At Wisereach we have a ‘history’ in the development of business process and electronic support in the London Insurance market.
A long time ago, in a previous existence, Brian Browne, one of our Directors was the project manager for some of the earliest electronic initiatives in the London Insurance market. These included, in 1986, the very first Slip Registration System - which itself was the only surviving element of the first attempt to introduce automation into the London Market, the ill fated Room Support System (RSS) and the Lloyd’s Electronic Placing Support System (EPS).
The Head of our Insurance Practice, Chris Stratford, has also seen his fair share of market initiatives through his involvement in the design and implementation of the more successful BSM, SCM and USM EDI messages.
Indeed, during those faltering first steps towards electronic support of the business process, the varying desire for change amongst participants became apparent when we realised that at least one Managing Agent was receiving the new EDI message only to get a third party to convert them back to punched cards.
It is clear that progress in the London Market towards greater automation has been two steps forward and one step back over the past twenty five years. As well as the failure of Slip Registration and EPS there has been Kinnect in 2006 and numerous other initiatives with even Ri3K only now starting to gain traction.
With, at a conservative estimate, £11M invested centrally into EPS and £70M invested into Kinnect; and the investment into various claims initiatives shaded into insignificance by the amounts invested by software vendors and market participants, is it any wonder that the ‘late adopter’ mentality seems to prevail in the market? The people who invested heavily in the initial electronic initiatives lost a lot of money on a number of repeated occasions.
Have the setbacks resulted in a long term late adopter mood throughout the market? If so, is this mindset holding London back as the most effective centre for placing complex insurance risks?
We believe, that the answer is a qualified no. Clearly, progress has not been as fast as some of the early adopters would like. Only around 16% of risks placed in the London Market are supported through an electronic process such as Ri3K at the moment.
However there are clear signs that lessons have been learnt from the past and indeed that each of the early initiatives has left some legacy that has been incorporated into the current progress culminating in the thinking of the LMG and central bodies.
From EPS came the Unique Market Reference, the early thinking around the standard slip, the idea of the central document repository and the early thinking around separating the technical and financial accounts.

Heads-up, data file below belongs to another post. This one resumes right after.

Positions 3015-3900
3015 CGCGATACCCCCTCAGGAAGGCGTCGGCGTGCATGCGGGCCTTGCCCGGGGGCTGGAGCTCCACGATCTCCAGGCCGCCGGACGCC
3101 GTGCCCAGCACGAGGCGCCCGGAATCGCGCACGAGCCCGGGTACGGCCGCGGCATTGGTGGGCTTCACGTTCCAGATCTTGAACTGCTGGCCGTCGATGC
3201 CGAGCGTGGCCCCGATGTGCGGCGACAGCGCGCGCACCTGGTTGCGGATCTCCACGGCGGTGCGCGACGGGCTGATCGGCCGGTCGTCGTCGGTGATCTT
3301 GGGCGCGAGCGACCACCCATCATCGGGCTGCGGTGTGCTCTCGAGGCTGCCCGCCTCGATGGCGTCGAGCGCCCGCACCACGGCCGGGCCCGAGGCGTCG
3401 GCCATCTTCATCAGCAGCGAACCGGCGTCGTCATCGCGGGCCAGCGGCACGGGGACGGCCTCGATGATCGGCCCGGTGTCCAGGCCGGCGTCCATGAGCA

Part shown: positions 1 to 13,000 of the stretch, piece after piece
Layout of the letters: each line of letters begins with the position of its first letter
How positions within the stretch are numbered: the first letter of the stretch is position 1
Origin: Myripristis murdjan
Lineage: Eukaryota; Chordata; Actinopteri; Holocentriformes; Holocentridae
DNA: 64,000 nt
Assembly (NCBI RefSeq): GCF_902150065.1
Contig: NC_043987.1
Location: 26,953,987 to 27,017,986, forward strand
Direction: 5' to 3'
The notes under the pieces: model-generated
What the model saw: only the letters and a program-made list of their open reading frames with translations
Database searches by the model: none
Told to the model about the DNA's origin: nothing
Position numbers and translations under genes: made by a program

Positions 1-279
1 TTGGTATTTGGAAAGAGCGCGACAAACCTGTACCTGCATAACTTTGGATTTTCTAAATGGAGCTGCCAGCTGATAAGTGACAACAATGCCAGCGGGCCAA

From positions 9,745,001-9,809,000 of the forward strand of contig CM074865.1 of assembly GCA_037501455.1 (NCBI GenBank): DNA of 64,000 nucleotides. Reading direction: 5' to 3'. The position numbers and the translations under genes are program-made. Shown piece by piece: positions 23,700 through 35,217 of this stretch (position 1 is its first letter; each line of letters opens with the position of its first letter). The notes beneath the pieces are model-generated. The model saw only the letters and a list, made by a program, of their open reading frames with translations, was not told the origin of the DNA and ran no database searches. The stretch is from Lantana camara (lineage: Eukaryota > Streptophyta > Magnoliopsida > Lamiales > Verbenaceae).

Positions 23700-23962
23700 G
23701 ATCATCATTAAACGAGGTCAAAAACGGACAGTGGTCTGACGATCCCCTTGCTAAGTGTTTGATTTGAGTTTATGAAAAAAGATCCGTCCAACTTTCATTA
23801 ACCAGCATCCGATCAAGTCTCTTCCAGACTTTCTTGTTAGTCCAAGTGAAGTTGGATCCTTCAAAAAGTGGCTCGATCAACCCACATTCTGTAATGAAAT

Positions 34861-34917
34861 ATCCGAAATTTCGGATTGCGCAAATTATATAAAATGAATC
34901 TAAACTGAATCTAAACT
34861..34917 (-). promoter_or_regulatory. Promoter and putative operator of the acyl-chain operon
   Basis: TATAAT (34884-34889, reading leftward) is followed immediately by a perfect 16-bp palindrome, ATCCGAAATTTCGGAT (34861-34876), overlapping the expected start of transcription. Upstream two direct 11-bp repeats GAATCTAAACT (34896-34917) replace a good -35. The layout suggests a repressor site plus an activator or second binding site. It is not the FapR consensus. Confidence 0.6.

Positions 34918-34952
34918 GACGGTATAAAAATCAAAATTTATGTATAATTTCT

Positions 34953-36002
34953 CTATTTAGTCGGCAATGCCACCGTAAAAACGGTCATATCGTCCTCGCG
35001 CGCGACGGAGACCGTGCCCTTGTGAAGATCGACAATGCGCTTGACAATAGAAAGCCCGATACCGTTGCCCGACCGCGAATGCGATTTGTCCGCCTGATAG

The failure of Kinnect reinforced the thinking that change had to be business led and that for IT initiatives to work they have to be enablers that the practitioners see as a support to their business and not just IT led solutions.
The current hierarchy in the London Market are talking the talk that this lesson has been learnt and this is showing in the strategy since 2006 and is, in turn, reflected in adoption rates. At the latest LMG seminar David Harris, from Amlin, presented some interesting statistics showing the move in market sentiment since 2006 for the Electronic Claims File and also the positive impact the IMR has had on processing speed.
The Endorsement pilot has high levels of adoption and this will be a significant step forward for the market. The document repository is clearly seen as a big success and cost savings can be demonstrated.
So the tide seems to be slowly turning. As technology becomes an ever more essential part of all businesses, the use of technology as a support tool is becoming less and less of an issue.
There is, however, still a residual reluctance to invest money into change in the London Market. The universal adoption of Acord standards remains a sticking point that needs to be addressed. It is, and always has been, in the market’s interest to expose itself to the world via open standards, yet it is difficult to sell the benefits of investing in ‘standards’. The late adopters have been proven right in the past, so why should participants move forward now? Why not just wait and see?
We believe the answer is simple. If you look at the early adopters who lost some money in the early initiatives it is clear that they also learnt something. In the main, the Brokers and Carriers driving the pace of change for the last 15 years are the leading Brokers and Carriers now.
As Consultants, we could be accused of having an early adopter set of rose tinted glasses on but we believe that now is the time for the market to embrace change. We are continually talking to market participants to find out what they really think of the proposals being pushed by the LMG and whether they feel that lessons from the past have been incorporated. If you would like to get a truly independent viewpoint we’d be delighted to share our thoughts with you and hope that we can feed back some insight as part of the process.